India’s Northeast & Bangladesh : Problems & opportunities

Published May 2004

The Centre for North East Studies & Policy Research approached the Friedrich Ebert Stiftung with a proposal for a series of discussions and public lectures in the North East of India involving scholars and senior figures from Bangladesh. The goal was to develop an initiative that would help charge attitudes and perspectives on both sides. For the North East, the major issue at stake is the continued illegal migration of Bangladeshis who have moved and settled in other parts of India, changing the demographic profile of regions and leading to social tensions and confrontations over issues as diverse as culture, land, identity and. population patterns. There are also concerns that militant groups have bases in Bangladesh and this is a destabilizing factor in the North East.

To Bangladesh, the outflow is not an issue because it has hardly figured in public debates. The official position is that is this is not a problem. The North East is a low priority in terms of official economic cooperation. Few travelers visit each other’s lands. There is a wealth of ignorance and rigid attitudes. Yet, both sides are neighbors with a significant land border and a flourishing illegal trade in goods as varied as cattle, kerosene, sugar, bamboo, electronic goods, textiles and medicines.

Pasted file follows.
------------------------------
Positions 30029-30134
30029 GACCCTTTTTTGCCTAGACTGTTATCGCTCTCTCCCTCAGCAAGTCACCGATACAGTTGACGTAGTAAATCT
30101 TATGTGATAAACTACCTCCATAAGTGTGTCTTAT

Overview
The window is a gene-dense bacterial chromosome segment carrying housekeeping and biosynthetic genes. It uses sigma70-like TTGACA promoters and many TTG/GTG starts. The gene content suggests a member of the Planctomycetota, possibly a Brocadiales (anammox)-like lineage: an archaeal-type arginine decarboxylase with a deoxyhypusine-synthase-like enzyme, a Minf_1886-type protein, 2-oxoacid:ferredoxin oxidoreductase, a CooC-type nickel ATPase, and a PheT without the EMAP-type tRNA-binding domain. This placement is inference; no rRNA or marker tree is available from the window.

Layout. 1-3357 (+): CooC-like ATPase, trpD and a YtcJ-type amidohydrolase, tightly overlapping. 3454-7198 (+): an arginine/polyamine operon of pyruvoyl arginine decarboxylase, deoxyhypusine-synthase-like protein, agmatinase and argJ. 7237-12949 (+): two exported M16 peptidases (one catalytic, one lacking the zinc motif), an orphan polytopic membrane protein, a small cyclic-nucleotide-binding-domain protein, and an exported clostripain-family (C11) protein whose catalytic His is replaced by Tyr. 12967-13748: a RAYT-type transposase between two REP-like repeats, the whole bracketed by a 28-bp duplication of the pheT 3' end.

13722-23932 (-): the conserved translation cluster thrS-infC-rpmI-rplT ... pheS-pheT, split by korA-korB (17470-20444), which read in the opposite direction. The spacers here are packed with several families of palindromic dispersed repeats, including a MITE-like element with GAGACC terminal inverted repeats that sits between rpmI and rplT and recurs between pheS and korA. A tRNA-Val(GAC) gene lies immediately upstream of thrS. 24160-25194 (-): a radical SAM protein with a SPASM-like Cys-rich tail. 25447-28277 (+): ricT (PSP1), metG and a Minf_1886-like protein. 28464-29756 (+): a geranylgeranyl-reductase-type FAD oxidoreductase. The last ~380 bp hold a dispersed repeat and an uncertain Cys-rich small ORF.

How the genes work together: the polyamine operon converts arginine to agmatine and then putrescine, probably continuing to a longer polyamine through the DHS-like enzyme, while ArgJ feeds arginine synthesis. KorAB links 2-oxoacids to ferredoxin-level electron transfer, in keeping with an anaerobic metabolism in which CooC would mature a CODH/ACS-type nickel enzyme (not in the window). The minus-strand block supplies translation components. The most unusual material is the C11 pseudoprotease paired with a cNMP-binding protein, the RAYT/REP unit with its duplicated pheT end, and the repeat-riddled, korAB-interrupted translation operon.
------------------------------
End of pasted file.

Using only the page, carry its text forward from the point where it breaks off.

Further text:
They share one of the greatest natural resources in Asia-the Brahmaputra river. Yet, the transport of people or goods is minimal despite the fact that in earlier days this was one of the major highways for commerce. Tea, coal and other commodities were sent by the river.

In an effort to get an interactive exchange of views aimed at changing perspectives at the public level, C-NES suggested that the FES support a programme that would bring a group from Bangladesh, which would speak frankly and be prepared to listen to North Eastern concerns. FES agreed to support the project through a modest grant.

A request for such a visit had come from Mr. Farooq Sobhan, the former Foreign Secretary of Bangladesh, soon after the creation of CNES in 2000 by Mr. Sanjoy Hazarika.

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